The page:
BAC blasts anti-corruption body

MASERU — The opposition Basutoland African Congress (BAC) party wants the director-general of the anti-corruption directorate, Leshoele Thoahlane, to resign.

The BAC accused Thoahlane of deliberately frustrating efforts to investigate the alleged looting of the block farming programme.

The block farming scandal broke in February this year when former trade minister Mpho Malie accused some government ministers of looting the farming funds.

Malie accused some mentors of the farming programme of abusing the funds and using the money for purposes it was not intended for.

BAC deputy leader, Mohopolo Macheli, said although they had made a call to the anti-corruption directorate to probe the allegations, the directorate had not shown any interest in probing the matter.

“I therefore call for the anti-corruption director, Leshoele Thoahane, to resign because he has failed in his mandate to follow up on the misuse of public funds,” Macheli said.

“Malie rightfully pointed out that fraud, corruption and money laundering might have been committed with the funds meant for the block farming project.

“The directorate has refused to launch an investigation into the allegations and even lacked the decency to respond to the letter the BAC wrote advising that they probe the issue.”

Macheli claimed all government institutions mandated to fight corruption “just did not want to give their attention to the allegations”.

“The Director of Public Prosecutions (DPP) has also refused to work on the matter but instead referred us back to the anti-corruption (unit).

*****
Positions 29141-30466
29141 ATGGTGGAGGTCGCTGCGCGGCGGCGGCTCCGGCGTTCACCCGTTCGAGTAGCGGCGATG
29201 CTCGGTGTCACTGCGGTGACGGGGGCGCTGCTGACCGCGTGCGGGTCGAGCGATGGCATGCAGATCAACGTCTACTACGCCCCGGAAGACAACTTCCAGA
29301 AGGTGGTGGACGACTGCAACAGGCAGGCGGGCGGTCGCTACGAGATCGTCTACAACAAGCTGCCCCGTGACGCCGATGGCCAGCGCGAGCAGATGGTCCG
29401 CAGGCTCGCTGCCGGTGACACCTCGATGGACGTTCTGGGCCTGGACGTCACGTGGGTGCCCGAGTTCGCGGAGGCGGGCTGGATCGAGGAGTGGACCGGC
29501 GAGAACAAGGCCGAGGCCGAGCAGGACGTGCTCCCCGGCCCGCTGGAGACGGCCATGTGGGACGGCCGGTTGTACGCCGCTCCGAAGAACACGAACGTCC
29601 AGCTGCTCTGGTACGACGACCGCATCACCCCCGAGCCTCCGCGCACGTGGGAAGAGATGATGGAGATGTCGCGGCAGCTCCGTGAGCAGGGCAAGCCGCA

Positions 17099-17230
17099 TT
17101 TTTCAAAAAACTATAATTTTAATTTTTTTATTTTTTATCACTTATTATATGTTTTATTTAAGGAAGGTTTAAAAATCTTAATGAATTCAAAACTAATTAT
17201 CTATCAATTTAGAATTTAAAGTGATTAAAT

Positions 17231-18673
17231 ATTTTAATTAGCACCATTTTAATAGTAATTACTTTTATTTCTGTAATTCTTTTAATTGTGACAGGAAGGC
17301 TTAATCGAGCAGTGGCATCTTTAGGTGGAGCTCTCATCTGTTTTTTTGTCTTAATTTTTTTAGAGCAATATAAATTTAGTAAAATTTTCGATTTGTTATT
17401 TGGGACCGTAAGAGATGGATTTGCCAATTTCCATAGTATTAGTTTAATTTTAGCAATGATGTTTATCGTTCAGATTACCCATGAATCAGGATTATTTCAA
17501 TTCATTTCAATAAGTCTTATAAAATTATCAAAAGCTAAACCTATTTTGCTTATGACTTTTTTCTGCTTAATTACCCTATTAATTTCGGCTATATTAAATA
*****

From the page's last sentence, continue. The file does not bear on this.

“They obviously take this subject lightly,” Macheli said.

“The block farming issue is being suppressed by this government because their high-ranking officials are involved. But we will not stop talking until justice is served.”

Macheli also alleged that parliament’s Public Accounts Portfolio Committee (PAC) had also failed to deal with the matter.

Macheli lashed out at Prime Minister Pakalitha Mosisili for defending the block farming programme as “an excellent programme that had been poorly implemented”.

“He should elaborate what he means when he says it was not properly implemented. Huge chunks of money were obviously diverted from the project to other things,” Macheli said.

When Malie blew the whistle, he said, he talked about corruption and fraud.

“It was Mosisili’s duty as prime minister to react to those allegations. But he didn’t.

“How are we therefore expected to see the purported goodness of block farming?” Macheli asked.

He said his party, which has a single member in parliament, did not plan to raise the issue of Thoahlane’s resignation because “the BAC has no voice in parliament”.

“There is no harm in trying, but what’s the use if we are always turned down regarding smaller issues?” Macheli said.

“There’s no hope of getting support in parliament. We are always outvoted on such issues.”

He also did not have hope that opposition parties would rally behind their call for Thoahlane’s ouster.

“Opposition parties in Lesotho act like small islands. They isolate themselves . . . They want you to go down on your knees and beg them for help,” he said.

Efforts to contact Thoahlane to respond to the BAC charges failed last night.

But the anti-corruption director for public education and corruption prevention, Litelu Ramokhoro, berated the BAC for jumping to conclusions “without viable facts to back them up”.

“As a government in waiting, should the BAC be conducting itself in this manner? I am afraid they will lose credibility. I believe their approach on this matter is totally misguided,” Ramokhoro said yesterday.

“Macheli is not aware whether or not an investigation has been launched already. If he said he had tried to seek audience with the director-general and was turned down, maybe he would be justified.”

“To my knowledge, there’s no way that the director-general could have refused to grant them audience or turned them away,” Ramokhoro said.

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